Visitor Question

How to get compensation if medical records don’t show much of an injury?

Submitted By: Anonymous (Georgia)

I in a car accident where two vehicles hit each other and then hit the vehicle I was a passenger in. Police said it was clearly the fault of the first vehicle that hit the car behind us, which then hit us.

I went to the hospital as pain increased a week later. The doctor was quite busy in the ER. He said he thought I was alright but I had inflammation in my neck and he could feel a muscle spasm. They x-rayed my neck but said it looked fine. The problem is, right after collision I had a bit of memory loss.

I am in pain but it’s hard to prove. I don’t think giving my hospital record to the at-fault driver’s insurance will help my case. I really just want to settle as quick as possible and get on with life.

I was with my employer at the time of the accident and it was my first day on the job. I was hired part time as a studio assistant to my employer – a professor and artist. I have not been back to work. What can I do here? How can I get compensation for my medical bills and pain if my hospital records don’t show that much of an injury? Thank you.

Disclaimer: Our response is not formal legal advice and does not create an attorney-client relationship. It is generic legal information based on the very limited information provided. Do not rely upon the information in our response, or anywhere else on this site, when deciding the proper course of a legal matter. Always get a personalized case review from a local attorney.


Dear Anonymous,

To have any chance of recovering compensation, the at-fault driver’s insurance company will need proof of your injuries. They won’t compensate you just because you say you were injured. You will have to submit proof of the damages you sustained in the accident, as a result of the at-fault driver’s negligence.

Damages are unique to every accident and to every person involved. Damages can include medical and therapy bills, out of pocket expenses, lost wages, and pain and suffering.

You will have a difficult burden proving damages, especially because you didn’t seek medical treatment until a week after the accident. You can be confident the insurance company will take the position that your injuries, if any, were the result of a separate and unrelated event.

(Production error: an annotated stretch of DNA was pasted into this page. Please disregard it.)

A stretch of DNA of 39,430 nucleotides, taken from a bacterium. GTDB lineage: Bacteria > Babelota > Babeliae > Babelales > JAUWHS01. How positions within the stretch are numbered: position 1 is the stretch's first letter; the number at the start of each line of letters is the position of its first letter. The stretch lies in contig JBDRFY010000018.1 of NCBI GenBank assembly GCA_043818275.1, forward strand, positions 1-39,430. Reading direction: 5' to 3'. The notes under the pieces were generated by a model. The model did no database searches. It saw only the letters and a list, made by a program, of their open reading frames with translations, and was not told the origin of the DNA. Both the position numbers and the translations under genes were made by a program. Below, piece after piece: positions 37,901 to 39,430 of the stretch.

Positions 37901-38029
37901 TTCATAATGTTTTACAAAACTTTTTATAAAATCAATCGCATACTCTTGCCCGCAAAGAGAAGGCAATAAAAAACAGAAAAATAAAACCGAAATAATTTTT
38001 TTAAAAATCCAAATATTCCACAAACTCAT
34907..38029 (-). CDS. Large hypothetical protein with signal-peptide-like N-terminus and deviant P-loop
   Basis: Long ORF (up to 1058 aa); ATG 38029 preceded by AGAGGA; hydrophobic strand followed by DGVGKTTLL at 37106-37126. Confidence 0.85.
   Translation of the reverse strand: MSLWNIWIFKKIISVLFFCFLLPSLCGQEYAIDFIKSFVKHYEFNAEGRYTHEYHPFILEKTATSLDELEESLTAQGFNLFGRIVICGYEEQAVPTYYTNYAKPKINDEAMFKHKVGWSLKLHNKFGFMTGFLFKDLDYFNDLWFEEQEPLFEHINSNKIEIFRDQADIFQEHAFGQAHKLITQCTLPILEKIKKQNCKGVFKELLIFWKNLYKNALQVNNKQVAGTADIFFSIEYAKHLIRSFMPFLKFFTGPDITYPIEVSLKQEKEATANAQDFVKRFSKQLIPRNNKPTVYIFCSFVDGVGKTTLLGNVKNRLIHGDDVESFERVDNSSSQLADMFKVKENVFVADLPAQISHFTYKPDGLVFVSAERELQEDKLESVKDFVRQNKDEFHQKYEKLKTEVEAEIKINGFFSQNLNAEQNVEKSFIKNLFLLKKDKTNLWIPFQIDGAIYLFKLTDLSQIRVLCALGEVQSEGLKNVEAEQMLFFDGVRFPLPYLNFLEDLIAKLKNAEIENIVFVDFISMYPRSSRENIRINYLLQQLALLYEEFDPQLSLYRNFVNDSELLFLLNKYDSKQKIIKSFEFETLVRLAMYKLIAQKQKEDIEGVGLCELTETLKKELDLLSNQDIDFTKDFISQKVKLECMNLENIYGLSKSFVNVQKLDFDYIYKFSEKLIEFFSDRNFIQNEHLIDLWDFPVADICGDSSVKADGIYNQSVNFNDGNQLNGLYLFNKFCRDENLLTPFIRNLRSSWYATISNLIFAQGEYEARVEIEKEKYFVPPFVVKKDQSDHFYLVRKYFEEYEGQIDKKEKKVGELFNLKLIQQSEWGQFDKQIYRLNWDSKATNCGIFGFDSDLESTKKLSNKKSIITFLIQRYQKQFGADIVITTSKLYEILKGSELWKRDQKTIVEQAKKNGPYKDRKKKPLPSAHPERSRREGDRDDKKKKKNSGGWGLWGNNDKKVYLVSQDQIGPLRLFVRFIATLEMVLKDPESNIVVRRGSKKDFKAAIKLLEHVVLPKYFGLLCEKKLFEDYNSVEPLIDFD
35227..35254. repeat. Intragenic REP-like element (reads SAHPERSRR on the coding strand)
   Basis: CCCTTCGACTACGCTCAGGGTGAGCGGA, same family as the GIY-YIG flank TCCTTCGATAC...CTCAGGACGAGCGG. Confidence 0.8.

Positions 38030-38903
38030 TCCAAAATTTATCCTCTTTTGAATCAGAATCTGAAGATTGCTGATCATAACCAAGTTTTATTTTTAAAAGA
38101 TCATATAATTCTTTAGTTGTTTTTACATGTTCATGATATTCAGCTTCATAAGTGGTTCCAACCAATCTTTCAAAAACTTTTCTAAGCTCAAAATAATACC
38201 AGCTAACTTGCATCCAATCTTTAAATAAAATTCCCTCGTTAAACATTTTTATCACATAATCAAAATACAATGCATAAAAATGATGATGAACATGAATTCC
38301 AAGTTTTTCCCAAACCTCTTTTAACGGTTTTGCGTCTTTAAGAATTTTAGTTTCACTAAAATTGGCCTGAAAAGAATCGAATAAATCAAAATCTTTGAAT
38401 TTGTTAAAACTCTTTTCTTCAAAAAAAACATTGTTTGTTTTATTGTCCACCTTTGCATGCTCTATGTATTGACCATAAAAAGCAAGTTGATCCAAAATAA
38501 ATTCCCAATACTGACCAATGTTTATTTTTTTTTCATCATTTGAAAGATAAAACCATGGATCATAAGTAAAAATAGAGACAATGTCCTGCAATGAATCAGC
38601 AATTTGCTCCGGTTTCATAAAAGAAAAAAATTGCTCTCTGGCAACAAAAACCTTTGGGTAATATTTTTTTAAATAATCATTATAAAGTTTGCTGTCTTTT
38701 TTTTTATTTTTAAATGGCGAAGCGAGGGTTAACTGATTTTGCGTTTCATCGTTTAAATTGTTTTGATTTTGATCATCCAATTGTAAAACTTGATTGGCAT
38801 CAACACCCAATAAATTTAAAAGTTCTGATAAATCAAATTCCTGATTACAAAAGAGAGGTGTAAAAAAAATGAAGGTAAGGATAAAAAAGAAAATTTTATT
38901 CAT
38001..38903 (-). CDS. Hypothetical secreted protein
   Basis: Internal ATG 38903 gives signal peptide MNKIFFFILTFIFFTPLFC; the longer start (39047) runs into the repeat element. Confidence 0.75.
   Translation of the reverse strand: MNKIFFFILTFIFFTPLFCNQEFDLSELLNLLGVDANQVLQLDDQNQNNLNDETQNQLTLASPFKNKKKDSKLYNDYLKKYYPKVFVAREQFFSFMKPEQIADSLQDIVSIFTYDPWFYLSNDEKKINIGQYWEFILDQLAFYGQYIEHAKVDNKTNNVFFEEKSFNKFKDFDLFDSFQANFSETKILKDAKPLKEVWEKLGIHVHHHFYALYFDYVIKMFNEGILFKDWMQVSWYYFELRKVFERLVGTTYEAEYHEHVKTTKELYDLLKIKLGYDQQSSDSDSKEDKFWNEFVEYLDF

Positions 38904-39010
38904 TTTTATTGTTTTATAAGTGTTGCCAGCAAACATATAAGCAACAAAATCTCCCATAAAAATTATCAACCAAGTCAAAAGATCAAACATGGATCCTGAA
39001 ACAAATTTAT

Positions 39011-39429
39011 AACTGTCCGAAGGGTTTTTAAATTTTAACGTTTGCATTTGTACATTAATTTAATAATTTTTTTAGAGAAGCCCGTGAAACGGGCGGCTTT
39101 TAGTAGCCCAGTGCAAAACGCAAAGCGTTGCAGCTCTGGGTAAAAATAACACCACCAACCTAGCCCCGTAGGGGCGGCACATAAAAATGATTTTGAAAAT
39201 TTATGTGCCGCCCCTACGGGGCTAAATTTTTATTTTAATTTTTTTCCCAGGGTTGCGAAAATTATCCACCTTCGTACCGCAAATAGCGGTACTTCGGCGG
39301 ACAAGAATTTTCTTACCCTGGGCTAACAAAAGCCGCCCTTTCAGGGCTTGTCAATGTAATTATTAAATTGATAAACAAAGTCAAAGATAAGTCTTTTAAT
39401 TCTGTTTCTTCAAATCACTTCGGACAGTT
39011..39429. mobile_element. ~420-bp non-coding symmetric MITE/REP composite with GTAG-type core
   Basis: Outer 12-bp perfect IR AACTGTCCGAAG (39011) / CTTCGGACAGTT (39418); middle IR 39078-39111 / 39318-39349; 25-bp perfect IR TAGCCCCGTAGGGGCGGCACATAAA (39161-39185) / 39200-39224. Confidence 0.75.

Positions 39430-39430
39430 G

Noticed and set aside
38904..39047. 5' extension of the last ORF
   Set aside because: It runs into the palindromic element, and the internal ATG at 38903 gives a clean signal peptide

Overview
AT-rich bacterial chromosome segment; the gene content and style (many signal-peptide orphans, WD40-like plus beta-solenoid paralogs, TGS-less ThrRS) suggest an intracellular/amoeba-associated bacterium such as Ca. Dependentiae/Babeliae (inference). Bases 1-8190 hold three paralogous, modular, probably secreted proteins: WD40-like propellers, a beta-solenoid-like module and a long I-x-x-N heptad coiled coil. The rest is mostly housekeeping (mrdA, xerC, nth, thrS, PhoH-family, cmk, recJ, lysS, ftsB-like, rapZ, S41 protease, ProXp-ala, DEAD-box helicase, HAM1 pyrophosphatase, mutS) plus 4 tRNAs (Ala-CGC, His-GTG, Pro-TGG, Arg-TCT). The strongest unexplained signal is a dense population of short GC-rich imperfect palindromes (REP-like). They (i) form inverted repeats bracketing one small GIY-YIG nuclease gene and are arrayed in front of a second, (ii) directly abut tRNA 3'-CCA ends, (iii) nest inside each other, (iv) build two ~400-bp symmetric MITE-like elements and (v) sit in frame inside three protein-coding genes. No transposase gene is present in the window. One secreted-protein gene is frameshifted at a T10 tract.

While a doctor examined you, the x-rays showed no injury.

The questions the insurance company will ask are:

  • What are your injuries?
  • Where is the medical proof of your injuries?
  • Where are your medical bills?
  • Where are your out-of-pocket expenses for medications, bandages, etc.?
  • Why didn’t you seek medical treatment sooner?
  • Where are your lost wages as a result of the accident?

While it is true some symptoms of car accidents do not manifest until hours and even days after an accident, one week may be considered past the acceptable date.

There is an alternative. There is no doubt you were involved in the accident caused by the insurance company’s insured driver. You honestly feel you are in pain, although you have no medical evidence of injury. If you persist in the claim it is possible you may be offered what is referred to as a nuisance settlement.

Nuisance settlements are made by insurance companies so they can close the claim and move on to new claims.

It is not worth the claim adjuster’s time to continue to deal with your claim. Time is money, and claim adjusters need to close claims and move on to new ones.

While there is no guarantee you will be offered a nuisance settlement, you have nothing to lose by trying. However, nuisance payouts are often rather low. They can range from a few hundred dollars to a thousand dollars or slightly more.

Learn more here: Calculating Pain and Suffering Costs

The above is general information. Laws change frequently, and across jurisdictions. You should get a personalized case evaluation from a licensed attorney.

Find a local attorney to give you a free case review here, or call 888-972-0892.

We wish you the best with your claim,


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